“Death is swallowed up in victory.[k]
55 O death, where is your victory?
    O death, where is your sting?[l]

56 For sin is the sting that results in death, and the law gives sin its power. 57 But thank God! He gives us victory over sin and death through our Lord Jesus Christ.

58 So, my dear brothers and sisters, be strong and immovable. Always work enthusiastically for the Lord, for you know that nothing you do for the Lord is ever useless.

 

 

Spiritual Serenity

I learned recently that the original Hebrew root of “Be Still” means to “Let Go” transforming Psalm 46:10 to “Let go and know that I am God”…and then somewhere on the internet I read that “Psalm 46:10 encourages us to reflect on what God can do in the face of what we are unable to do.”…I like this.  I’ve been reflecting on this mini-paradigm shift of one of the most powerfully understated passages in scripture the past few weeks and I like where it’s leading me:

“Be still and know that I am God.”  Psalm 46:10

I have stamped this verse on jewelry, printed it on bookmarks and I’ve sung more than a few songs about it over the years and it’s meaning has always centered on a physical stillness for me…be still, be quiet, be calm…but I don’t think I’ve gotten it quite right, especially if it’s root meaning is to “let go”, because life has taught me that the process of letting go varies greatly.  Sometimes letting go is clothed in quiet acts of obedience as “be still” might imply but more often than not, my “letting go” is loud.  In recent months my letting go has been clothed in deep, guttural groans of grief but in other seasons of my life it has been clothed in shouts of liberating victory!!  Sometimes it’s wrapped in such promise and sometimes the process is strangled by fear.  Either way, though, what we are left with is the great I Am!  No matter how threatening the storm that is swirling around me may be and no matter what the process of letting go looks like, what God is commanding me to do in this verse is to trust Him…a faith derived from a steady and deep understanding of who I know Him to be.   Let Go and know that I AM GOD!  Sometimes it’s more empowering for me if I switch it up a bit…Know that I am God and LET GO…let go…let go of trying to figure it all out…let go of the worry or shame or guilt or pain…let go of the manmade safety nets…let go of the faith in things that fall short and disappoint…let go of the fear of uncertainty…let go.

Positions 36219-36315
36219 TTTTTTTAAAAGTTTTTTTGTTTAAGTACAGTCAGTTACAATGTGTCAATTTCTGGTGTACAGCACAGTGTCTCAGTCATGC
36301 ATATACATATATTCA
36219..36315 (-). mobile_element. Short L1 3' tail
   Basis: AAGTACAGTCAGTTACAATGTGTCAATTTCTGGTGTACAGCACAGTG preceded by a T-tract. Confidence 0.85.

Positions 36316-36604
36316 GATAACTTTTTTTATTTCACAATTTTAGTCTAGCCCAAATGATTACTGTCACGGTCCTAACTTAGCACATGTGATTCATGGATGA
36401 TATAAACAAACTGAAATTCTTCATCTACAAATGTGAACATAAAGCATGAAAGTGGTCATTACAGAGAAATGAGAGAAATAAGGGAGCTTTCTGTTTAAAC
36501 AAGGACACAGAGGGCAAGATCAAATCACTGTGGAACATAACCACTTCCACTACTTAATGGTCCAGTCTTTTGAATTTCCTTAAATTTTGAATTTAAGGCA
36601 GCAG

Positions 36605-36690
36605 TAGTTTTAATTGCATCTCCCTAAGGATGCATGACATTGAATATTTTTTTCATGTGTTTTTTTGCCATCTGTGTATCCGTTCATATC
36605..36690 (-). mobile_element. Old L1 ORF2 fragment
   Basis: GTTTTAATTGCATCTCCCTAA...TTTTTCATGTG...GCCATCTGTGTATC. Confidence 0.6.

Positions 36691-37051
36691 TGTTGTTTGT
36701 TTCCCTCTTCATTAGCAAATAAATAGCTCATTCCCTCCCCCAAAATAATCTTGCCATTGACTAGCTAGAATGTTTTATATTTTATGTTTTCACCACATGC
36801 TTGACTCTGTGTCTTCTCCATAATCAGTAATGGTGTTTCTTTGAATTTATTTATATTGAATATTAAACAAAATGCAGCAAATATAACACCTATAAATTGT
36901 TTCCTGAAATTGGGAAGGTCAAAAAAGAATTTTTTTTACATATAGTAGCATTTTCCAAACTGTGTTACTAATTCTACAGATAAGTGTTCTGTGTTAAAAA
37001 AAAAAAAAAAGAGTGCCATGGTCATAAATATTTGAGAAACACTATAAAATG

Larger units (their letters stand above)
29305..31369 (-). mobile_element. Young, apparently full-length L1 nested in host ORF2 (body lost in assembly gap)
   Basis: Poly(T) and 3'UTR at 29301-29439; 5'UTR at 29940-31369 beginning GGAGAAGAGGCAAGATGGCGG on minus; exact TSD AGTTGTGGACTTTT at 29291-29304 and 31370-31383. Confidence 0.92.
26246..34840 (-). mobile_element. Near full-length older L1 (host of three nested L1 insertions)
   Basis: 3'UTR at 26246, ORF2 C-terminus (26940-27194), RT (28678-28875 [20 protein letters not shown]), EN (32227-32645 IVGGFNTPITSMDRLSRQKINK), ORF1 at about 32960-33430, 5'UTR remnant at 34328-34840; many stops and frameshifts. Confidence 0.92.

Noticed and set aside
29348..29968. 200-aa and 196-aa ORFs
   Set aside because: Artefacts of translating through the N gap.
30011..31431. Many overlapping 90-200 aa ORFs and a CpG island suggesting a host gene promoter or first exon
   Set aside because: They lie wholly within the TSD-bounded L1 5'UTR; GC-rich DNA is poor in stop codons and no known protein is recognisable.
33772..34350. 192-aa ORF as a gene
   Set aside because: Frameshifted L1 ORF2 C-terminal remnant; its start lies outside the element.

And as it pertains to me specifically in the context of facing my mortality, the process of letting go doesn’t mean to give up or resign myself to a death sentence…no way!  Just the opposite!  The call to trust God and let go is to let go of all the things that might be hindering me from fully embracing the life I am living RIGHT NOW and the promises of God that continue to be true for me…no matter how threatening the storm is!

Although there is a physical calmness in our household (for which I’m grateful), what I’m striving for is a continued spiritual serenity…an inner calm that creates space for life to be richly lived…for all the Geylings.  🙂  Will you join me in that prayer?

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All hands were on deck when the boys were home for spring break…sharing the worship platform with my kids and good friends is truly my greatest joy.
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The MOHD squad had the pleasure of accompanying our niece Jessie on her very first visit to Disneyland last week along with her mom/Rolf’s sis Cora…#happiestplaceonearthbutnotforrolf
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This one was for Rudy!
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Chillin’ with the big guy.
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14 HOURS in Disneyland/California Adventure and we’re still smiling!  Yay us!

It’s All Relative